Dr. Feelgood arraigns all the familiar suspects. A reel of ads from the legal days of narcotics gives us a charming one-page for heroin, courtesy of Bayer. Bayer was always at the forefront of pharmaceuticals. It invested a great deal in chemical research in Germany and its parent company I G Farben introduced the pesticide Zyklon B to about one million people in the early 1940s. OxyContin is the property of Perdue Pharma and is related to Oxycodone, an opioid created to fill the vacuum after poor Bayer was forced to stop selling real heroin in 1917. Its nickname, ‘hillbilly heroin’, shows just how illiterate the mass media really is. Heroin has always been a cheap drug, easily available to the working class in dime bags, kept affordable for reasons of national security (narcotic ghettos mean sleeping ghettos; safely, for some). If anything, OxyContin is a gentrified property whose rent plummeted due to oversaturation in the marketplace thanks to Perdue’s relentless PR campaigns. It is only natural that it would hit the streets to compete with heroin and, unlike methadone for example, you can shoot it up.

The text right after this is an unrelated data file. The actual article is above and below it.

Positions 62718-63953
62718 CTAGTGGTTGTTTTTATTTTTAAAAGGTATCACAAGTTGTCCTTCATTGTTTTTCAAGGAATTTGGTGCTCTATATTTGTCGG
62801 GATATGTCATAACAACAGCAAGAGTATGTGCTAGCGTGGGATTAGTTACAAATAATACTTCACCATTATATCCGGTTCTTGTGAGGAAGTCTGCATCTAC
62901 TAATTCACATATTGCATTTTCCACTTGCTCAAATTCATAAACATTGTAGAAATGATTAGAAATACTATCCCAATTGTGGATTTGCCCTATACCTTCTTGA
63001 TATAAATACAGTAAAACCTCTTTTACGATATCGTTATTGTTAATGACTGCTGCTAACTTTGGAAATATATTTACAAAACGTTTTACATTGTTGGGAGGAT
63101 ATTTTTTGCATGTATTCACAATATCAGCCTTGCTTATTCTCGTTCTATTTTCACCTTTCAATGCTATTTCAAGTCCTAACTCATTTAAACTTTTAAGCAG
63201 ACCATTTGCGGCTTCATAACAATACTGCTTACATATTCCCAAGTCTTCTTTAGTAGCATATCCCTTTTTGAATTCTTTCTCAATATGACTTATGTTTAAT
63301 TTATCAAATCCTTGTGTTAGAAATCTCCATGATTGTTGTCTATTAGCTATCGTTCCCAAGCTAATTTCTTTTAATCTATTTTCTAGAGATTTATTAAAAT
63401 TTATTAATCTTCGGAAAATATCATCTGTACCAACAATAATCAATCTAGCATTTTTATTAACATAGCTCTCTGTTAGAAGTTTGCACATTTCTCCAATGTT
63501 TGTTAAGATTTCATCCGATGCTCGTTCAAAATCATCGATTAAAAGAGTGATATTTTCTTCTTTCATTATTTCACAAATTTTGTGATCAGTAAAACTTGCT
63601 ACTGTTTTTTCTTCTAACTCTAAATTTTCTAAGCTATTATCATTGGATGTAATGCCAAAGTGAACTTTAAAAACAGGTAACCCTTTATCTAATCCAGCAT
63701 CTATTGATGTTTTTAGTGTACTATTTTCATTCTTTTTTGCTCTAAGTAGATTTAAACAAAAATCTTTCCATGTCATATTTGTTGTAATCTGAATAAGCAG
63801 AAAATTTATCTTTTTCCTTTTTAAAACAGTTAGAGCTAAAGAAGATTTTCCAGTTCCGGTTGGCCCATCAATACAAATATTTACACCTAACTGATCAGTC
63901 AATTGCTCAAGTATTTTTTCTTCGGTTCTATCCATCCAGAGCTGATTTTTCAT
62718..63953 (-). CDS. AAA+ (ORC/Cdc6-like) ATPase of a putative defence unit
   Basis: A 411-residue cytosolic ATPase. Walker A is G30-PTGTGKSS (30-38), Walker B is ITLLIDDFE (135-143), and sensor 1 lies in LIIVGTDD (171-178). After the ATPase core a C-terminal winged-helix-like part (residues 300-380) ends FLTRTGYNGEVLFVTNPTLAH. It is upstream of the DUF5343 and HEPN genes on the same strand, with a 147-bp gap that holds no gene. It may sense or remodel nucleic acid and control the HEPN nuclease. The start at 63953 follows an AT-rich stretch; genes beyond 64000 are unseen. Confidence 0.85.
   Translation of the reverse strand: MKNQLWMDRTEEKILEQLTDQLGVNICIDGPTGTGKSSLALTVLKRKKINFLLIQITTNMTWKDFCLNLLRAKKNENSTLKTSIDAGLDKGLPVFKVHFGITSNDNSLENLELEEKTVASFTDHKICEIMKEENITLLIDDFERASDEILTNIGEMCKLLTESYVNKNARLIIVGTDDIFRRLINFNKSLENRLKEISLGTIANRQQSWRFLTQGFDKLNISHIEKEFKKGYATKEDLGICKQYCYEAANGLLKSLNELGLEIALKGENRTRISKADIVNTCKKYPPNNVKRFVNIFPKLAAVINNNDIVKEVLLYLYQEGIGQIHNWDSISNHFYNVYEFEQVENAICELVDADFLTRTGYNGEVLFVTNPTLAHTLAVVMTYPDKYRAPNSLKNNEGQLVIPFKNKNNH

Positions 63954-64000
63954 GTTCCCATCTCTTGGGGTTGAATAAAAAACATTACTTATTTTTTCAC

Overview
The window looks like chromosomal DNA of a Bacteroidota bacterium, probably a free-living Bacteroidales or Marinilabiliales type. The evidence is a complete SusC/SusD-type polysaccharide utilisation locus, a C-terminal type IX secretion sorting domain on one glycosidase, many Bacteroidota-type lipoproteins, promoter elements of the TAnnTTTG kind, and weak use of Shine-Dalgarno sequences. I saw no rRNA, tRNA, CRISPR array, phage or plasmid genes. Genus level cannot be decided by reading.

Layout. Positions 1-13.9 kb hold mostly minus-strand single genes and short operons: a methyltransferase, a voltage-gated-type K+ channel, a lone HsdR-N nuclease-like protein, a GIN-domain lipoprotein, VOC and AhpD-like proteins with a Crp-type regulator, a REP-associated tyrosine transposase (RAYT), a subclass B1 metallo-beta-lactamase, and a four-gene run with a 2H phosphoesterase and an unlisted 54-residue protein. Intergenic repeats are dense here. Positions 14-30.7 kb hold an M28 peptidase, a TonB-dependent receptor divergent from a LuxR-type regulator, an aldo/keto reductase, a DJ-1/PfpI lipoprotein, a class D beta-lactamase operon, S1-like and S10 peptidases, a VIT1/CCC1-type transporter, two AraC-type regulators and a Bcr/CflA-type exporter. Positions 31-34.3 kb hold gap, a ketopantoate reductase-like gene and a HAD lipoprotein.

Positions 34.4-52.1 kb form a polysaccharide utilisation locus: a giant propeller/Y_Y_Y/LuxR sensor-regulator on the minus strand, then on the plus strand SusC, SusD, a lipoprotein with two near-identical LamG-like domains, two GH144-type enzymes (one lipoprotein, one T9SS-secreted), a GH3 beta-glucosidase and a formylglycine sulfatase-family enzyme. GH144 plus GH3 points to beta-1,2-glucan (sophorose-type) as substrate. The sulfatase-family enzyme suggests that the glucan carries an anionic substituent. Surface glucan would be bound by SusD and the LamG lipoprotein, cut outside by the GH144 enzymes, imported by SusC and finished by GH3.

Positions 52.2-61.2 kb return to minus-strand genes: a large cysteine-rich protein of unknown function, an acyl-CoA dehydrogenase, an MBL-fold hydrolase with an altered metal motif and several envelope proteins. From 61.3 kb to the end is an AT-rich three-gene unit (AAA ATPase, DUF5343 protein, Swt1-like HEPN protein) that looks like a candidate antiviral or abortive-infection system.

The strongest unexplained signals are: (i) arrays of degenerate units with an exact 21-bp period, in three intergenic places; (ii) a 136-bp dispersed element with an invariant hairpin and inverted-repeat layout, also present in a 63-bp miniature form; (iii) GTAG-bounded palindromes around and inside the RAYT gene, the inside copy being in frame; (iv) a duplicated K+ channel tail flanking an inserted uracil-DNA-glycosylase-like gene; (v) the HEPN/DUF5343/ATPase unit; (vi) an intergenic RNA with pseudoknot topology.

The wealth extraction which follows our working life does not give up the body when work and life really start to kill us. Unhealth is a major cash cow. A new drug appears, is quickly passed by the FDA, and is then lauded as a miracle (cures proper have given way to drugs that merely claim that we’ll be able to cope). When the full spectrum of side effects comes to bear (happily this will take decades for some lucky companies and their meds), the whole therapeutic consortium falls apart and the cops and law courts are inevitably involved. By then, large numbers of people have already died and pay-outs are merely a fraction of the yield Pharma had accumulated before the roof fell in.